writing << celebrity features

[originally published in Smoke magazine]

guy fieri: the grease and the glory [cover story]

Guy FieriLast summer, a Kansas City Royals sportscaster made a break from the broadcast booth during the bottom of the fifth to head into the stands to interview rock ‘n’ roll restaurateur and star of numerous Food Network programs, Guy Fieri. The typically boisterous Fieri was uncharacteristically subdued during the five-minute exchange as the conversation devolved from awkward back-and-forths about ballpark hotdogs to the sweatband that Guy had around his wrist. Finally Guy took a call on his cell phone as the inning mercifully ended and the station went to commercial.

It turns out there was a reason Fieri wasn’t his typical jovial self: this “Guy” turned out to be just some guy. Some guy who apparently got in a little too deep with his scam, whether it was for free seats or a simple taste of local media spotlight. There’s a long and proud history of people pretending to be someone famous in order to plunder a little fortune or fame from the unsuspecting. It’s a high compliment. If someone decides to take the time and effort to impersonate you, then you can be assured you have finally arrived.

“We never found out who that cat was,” laughs real actual genuine TV personality Guy Fieri, “but we did find an impersonator in Seattle which we had to get some people involved in. Personally I don’t have a problem with that. I find it kind of flattering. I just don’t like it when it comes out that the person is being rude or disrespectful. Like when people come up to me later and say ‘yeah, we knew it wasn’t you because you wouldn’t sign autographs.’ I don’t like hearing that.”

Before becoming one of the most visible members of the TV Fooderatti, Guy Fieri had already created two successful northern California restaurant chains. His first was Johnny Garlic’s, a comfort food joint where, despite its name, your menu will not be limited to heapings of that namesake vampire repellent. “I didn’t realize people would get so caught up on the garlic thing,” he adds before joking, “you wouldn’t go to Applebee’s and expect to be served apples and bees, would ya?” Guy followed the success of Garlic’s with Tex Wasabi’s, a fusion experience that combines southern BBQ and sushi, a juxtaposition best captured in the restaurant’s logo which features a cartoon cowboy riding on the back of a wild galloping koi. In 2006, Fieri made the jump to national attention after winning the second season of the aptly-titled The Next Food Network Star. However, most people probably recognize Fieri as the host of Diners, Drive-Ins and Dives, which premiered in 2007 and has since gone on to become The Food Network’s top-rated show. Diners follows Guy on road trips across the country in search of the best greasy spoons America’s highways and back roads have to offer. The show was an instant hit and even inspired a New York Times-best-selling book of the same name penned by Fieri. There are plenty of road trip shows out there, but what separates Diners is the host’s heroically animated persona mixed with his passion for all things edible. “I love food, man,” Guy proudly proclaims. “I wake up in the morning thinking about what I’m gonna have for lunch.”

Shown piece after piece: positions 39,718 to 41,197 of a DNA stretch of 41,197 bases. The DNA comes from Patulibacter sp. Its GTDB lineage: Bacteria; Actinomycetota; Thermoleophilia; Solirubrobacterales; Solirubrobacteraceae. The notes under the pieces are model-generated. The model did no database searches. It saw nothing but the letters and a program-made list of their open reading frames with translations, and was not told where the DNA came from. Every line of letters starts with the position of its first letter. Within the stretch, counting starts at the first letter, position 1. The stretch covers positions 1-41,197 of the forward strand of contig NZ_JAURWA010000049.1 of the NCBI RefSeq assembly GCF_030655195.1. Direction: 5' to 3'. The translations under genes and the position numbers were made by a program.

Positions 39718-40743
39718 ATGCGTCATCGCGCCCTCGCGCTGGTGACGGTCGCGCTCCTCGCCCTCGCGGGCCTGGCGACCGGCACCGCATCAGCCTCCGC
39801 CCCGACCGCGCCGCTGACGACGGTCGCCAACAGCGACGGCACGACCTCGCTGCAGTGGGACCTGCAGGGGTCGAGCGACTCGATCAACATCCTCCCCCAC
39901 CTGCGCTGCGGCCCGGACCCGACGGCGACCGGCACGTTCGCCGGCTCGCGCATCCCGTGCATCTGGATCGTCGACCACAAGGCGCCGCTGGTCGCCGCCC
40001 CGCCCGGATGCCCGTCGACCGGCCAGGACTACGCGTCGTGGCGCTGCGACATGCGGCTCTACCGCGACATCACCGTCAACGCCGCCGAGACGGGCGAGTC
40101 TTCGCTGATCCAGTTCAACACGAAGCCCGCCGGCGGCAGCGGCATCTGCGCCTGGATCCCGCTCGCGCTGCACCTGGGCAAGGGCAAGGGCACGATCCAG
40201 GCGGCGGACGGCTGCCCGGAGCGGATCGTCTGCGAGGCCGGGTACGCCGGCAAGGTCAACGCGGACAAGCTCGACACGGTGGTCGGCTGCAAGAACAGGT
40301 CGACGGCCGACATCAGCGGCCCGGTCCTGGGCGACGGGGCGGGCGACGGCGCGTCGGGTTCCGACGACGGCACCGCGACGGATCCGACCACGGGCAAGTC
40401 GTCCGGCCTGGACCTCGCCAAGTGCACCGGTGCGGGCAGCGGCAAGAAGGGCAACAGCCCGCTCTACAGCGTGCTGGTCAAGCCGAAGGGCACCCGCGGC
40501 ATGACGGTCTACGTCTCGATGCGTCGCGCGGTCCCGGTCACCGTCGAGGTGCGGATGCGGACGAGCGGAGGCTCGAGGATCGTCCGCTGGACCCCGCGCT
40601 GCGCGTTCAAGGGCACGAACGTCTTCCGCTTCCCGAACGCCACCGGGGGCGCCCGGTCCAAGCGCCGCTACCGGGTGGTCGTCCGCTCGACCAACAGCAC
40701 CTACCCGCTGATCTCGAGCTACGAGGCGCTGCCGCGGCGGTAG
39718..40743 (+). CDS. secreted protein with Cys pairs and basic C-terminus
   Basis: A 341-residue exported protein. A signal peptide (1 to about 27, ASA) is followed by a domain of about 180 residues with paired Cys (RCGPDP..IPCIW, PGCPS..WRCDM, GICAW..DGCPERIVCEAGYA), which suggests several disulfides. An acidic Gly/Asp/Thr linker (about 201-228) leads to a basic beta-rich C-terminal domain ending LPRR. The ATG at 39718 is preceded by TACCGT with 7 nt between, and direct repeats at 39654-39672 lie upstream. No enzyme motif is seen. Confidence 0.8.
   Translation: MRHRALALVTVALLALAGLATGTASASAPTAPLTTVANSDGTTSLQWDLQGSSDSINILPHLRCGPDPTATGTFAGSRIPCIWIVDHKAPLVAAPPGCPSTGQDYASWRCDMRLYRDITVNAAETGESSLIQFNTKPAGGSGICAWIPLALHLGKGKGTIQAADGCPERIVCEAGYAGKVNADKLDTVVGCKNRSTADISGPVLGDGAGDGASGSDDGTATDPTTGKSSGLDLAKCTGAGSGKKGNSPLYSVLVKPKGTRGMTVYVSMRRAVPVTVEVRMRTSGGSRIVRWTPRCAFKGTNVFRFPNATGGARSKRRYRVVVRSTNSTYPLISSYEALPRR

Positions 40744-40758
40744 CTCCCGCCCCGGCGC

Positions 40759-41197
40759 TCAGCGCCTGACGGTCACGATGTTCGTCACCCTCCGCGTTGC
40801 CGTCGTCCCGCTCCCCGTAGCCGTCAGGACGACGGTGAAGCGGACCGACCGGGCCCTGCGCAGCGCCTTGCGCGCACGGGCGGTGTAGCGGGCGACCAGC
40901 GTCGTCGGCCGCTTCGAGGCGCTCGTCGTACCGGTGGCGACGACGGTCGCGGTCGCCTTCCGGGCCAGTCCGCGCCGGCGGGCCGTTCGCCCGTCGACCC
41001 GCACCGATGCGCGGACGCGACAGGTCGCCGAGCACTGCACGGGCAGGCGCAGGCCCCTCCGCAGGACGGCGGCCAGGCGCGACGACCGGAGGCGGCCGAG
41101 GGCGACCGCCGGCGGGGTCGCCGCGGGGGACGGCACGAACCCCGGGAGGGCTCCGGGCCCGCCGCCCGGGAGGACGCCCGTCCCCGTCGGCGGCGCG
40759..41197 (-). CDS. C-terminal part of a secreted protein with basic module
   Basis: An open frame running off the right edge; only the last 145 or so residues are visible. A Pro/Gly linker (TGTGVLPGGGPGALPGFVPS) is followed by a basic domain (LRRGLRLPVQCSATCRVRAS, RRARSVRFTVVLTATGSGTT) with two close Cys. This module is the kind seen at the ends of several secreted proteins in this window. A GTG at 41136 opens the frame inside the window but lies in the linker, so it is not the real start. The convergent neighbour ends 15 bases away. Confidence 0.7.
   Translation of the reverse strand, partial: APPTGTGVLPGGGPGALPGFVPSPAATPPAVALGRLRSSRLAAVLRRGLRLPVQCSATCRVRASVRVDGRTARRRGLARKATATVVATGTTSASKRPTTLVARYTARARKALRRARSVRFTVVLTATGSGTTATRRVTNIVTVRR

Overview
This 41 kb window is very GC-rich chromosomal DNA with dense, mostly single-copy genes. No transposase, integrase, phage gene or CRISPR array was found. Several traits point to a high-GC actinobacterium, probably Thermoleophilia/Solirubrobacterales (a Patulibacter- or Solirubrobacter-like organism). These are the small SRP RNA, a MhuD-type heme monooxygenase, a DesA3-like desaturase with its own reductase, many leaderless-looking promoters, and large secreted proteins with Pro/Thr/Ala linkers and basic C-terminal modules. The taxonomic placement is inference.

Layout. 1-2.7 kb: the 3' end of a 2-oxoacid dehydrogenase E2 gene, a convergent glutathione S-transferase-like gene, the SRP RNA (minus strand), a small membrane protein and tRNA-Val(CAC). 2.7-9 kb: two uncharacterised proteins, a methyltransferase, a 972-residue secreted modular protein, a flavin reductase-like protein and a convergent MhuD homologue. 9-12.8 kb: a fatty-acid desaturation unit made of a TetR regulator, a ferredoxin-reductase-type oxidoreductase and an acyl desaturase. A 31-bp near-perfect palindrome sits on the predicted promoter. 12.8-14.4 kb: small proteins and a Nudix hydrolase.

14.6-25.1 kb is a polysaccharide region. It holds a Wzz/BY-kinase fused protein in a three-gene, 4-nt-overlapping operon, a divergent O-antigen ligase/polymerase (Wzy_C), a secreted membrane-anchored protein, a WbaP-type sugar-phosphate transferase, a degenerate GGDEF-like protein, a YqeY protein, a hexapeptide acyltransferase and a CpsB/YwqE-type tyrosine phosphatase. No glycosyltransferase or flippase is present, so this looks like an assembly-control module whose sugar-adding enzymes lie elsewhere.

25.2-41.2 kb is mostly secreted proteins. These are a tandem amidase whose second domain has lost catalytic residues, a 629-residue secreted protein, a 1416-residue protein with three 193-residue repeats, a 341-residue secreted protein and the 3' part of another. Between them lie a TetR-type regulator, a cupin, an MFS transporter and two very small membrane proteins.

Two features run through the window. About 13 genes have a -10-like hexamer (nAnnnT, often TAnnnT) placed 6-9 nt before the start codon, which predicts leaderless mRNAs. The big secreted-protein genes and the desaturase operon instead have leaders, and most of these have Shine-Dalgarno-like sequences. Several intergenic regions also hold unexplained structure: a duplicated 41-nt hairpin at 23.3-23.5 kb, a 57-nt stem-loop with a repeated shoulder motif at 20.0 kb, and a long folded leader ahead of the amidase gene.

Guy is almost as well known for his trademark fashion sense as he is for his culinary knowledge. With his signature spiky blonde hair, tattoos, earrings, shorts, bowling shirt, and backwards-turned sunglasses, this 40-something father might seem more at home in a Warped Tour audience as he would in the kitchen of an upscale bistro. This wasn’t a look he invented just for TV, but a style he cultivated long before he even considered trying out for The Food Network. “I don’t ever believe in this stereotyping that goes along with age,” Guy explains. “I mean 40 doesn’t mean anything. I’ll be 60 and I’ll be the same way. I’m not gonna change because my age changed. That’s not my style. My gig is: I’m not doing this to impress anybody,this is how I choose to dress—I still wear flip-flops, and surfshorts and t-shirts everyday. I’m just being comfortable being Guy.”